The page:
Forget the meathead jock stereotype. As it turns out, the fittest kids on the playground are also the ones who excel at standardized tests and get good grades. New research from the Journal of Sports Medicine and Physical Fitness makes this connection between children’s academic performance and physical fitness.
The researchers examined the full range of so-called health-related fitness. In order for a kid to be classified as fit, she needs to excel in several categories, including measures of body fat, muscular strength, flexibility and endurance. The researchers collected data from 312 students in 6th through 8th grade at a Michigan school. They measured their subjects’ fitness with a program of push-ups, shuttle runs and other exercises. They compared those fitness scores to students’ classroom grades throughout the school year and also took a look at how they performed on standardized tests.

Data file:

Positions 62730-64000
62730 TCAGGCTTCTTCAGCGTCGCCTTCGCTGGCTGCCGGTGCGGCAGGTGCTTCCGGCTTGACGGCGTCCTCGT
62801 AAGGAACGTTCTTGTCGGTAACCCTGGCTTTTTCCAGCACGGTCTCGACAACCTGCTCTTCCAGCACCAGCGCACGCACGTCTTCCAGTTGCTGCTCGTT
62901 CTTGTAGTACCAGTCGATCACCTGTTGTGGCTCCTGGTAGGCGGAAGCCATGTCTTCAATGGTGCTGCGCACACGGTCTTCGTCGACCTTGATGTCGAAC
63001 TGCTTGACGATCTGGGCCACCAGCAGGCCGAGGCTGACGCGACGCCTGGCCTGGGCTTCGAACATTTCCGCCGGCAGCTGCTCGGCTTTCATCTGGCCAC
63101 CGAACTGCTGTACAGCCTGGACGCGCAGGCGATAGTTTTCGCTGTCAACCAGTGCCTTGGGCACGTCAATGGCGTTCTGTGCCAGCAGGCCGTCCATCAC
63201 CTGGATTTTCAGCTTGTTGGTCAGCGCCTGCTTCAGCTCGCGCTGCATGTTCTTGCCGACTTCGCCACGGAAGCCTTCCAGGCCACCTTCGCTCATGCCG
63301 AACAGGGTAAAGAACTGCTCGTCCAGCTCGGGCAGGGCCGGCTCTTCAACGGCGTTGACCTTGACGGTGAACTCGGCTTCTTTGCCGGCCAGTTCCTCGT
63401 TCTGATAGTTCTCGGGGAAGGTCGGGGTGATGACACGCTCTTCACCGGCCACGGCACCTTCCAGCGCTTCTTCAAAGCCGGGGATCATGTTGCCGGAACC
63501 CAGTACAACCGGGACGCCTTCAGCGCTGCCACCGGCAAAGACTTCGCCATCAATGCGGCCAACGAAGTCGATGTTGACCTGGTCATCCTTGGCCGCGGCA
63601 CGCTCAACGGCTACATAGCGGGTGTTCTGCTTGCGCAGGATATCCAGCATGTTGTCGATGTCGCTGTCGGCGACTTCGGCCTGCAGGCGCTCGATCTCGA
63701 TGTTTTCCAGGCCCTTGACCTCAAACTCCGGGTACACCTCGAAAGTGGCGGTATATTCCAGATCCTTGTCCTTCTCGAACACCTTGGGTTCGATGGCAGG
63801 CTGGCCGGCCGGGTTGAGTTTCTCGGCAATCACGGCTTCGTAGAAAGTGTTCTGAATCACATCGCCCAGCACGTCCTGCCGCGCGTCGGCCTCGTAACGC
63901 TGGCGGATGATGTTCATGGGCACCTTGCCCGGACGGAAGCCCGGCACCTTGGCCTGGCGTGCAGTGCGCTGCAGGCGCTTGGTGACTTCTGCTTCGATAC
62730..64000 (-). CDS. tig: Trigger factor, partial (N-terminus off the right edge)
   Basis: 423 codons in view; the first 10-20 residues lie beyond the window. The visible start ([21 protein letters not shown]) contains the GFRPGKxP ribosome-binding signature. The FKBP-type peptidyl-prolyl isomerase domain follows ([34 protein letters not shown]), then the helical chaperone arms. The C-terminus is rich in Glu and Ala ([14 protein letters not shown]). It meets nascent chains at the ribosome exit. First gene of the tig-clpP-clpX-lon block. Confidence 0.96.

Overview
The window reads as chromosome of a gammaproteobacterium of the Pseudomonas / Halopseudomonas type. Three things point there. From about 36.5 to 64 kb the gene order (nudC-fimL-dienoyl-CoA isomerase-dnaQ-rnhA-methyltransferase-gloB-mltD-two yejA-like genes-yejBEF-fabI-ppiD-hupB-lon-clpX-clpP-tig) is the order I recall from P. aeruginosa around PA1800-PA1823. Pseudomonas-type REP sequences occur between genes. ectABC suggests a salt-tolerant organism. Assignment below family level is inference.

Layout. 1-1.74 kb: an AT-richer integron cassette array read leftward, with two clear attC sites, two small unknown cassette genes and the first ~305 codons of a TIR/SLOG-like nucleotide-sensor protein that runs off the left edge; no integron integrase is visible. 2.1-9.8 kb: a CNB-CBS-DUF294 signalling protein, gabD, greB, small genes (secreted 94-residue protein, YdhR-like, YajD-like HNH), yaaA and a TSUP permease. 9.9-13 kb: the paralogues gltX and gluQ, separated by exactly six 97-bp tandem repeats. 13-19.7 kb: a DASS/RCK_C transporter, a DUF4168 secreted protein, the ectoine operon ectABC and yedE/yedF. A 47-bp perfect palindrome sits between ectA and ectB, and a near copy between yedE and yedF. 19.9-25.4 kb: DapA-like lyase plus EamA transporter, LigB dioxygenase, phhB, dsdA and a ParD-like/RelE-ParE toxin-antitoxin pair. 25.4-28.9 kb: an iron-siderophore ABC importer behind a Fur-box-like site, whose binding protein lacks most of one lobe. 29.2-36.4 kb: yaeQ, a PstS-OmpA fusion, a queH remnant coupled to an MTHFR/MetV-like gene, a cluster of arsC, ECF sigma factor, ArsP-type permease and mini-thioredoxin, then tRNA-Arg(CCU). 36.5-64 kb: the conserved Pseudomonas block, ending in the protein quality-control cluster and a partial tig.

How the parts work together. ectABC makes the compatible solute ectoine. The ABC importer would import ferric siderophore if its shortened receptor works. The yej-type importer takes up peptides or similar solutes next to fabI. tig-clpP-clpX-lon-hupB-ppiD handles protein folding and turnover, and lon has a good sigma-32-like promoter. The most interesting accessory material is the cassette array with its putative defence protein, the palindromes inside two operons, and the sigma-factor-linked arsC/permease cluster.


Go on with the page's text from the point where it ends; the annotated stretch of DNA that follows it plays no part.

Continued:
The results revealed that the fittest students received the highest test scores and best grades, regardless of gender or whether they’d hit puberty.
This finding implies that making fitness a bigger part of children’s lives earlier on may set them up for future success since grades matter even at young ages and fitness habits tend to roll over into adult life. At the same time, schools that consider cutting their physical education programs in order to focus on core subjects may want to reconsider, since standardized test scores often affect a school’s funding and prestige.
“Look, your fitter kids are the ones who will do better on tests, so that would argue against cutting physical activity from the school day,” the authors said in a statement. “That’s the exciting thing, is if we can get people to listen and have some impact on public policy.”
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